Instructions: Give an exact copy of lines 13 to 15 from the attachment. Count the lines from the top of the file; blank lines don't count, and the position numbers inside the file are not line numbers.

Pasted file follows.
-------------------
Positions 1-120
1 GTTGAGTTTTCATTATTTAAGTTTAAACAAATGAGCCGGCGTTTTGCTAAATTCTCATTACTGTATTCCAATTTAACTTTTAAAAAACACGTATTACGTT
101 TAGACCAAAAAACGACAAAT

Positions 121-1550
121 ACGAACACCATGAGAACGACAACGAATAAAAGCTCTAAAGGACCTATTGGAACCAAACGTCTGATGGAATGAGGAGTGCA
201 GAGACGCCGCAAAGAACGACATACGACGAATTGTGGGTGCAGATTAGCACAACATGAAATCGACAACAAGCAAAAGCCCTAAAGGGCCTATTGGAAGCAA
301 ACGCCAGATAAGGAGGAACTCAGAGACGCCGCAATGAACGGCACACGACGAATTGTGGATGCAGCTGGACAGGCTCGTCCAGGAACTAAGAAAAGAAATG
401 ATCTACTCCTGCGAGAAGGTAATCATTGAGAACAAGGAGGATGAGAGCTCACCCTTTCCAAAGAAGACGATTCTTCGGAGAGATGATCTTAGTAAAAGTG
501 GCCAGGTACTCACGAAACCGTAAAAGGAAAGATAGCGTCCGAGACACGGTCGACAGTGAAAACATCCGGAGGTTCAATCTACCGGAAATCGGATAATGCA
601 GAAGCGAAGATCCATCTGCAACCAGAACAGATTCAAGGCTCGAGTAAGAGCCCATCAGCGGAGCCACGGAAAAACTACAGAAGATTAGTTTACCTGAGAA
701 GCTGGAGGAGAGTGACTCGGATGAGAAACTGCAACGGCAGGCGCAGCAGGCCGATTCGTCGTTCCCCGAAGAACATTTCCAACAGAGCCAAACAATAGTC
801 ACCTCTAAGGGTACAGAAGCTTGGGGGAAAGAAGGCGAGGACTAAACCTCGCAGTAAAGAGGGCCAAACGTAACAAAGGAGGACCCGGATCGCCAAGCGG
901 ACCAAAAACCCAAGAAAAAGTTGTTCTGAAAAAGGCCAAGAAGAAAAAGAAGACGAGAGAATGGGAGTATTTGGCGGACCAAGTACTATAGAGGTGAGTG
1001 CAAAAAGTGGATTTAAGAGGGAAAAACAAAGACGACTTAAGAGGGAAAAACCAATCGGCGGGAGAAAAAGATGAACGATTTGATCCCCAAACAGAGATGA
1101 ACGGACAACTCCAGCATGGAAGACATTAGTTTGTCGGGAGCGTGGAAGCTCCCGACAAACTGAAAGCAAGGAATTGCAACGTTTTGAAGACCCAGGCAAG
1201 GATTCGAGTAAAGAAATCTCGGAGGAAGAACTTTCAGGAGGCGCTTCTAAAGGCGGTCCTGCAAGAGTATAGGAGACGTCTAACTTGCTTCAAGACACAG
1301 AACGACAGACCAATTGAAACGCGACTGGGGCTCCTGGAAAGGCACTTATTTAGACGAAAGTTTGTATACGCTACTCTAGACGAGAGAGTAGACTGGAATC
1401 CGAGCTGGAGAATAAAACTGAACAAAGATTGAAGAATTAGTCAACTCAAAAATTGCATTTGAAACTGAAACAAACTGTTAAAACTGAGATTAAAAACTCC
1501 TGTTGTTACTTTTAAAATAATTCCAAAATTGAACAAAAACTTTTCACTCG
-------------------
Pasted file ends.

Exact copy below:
901 ACCAAAAACCCAAGAAAAAGTTGTTCTGAAAAAGGCCAAGAAGAAAAAGAAGACGAGAGAATGGGAGTATTTGGCGGACCAAGTACTATAGAGGTGAGTG
1001 CAAAAAGTGGATTTAAGAGGGAAAAACAAAGACGACTTAAGAGGGAAAAACCAATCGGCGGGAGAAAAAGATGAACGATTTGATCCCCAAACAGAGATGA
1101 ACGGACAACTCCAGCATGGAAGACATTAGTTTGTCGGGAGCGTGGAAGCTCCCGACAAACTGAAAGCAAGGAATTGCAACGTTTTGAAGACCCAGGCAAG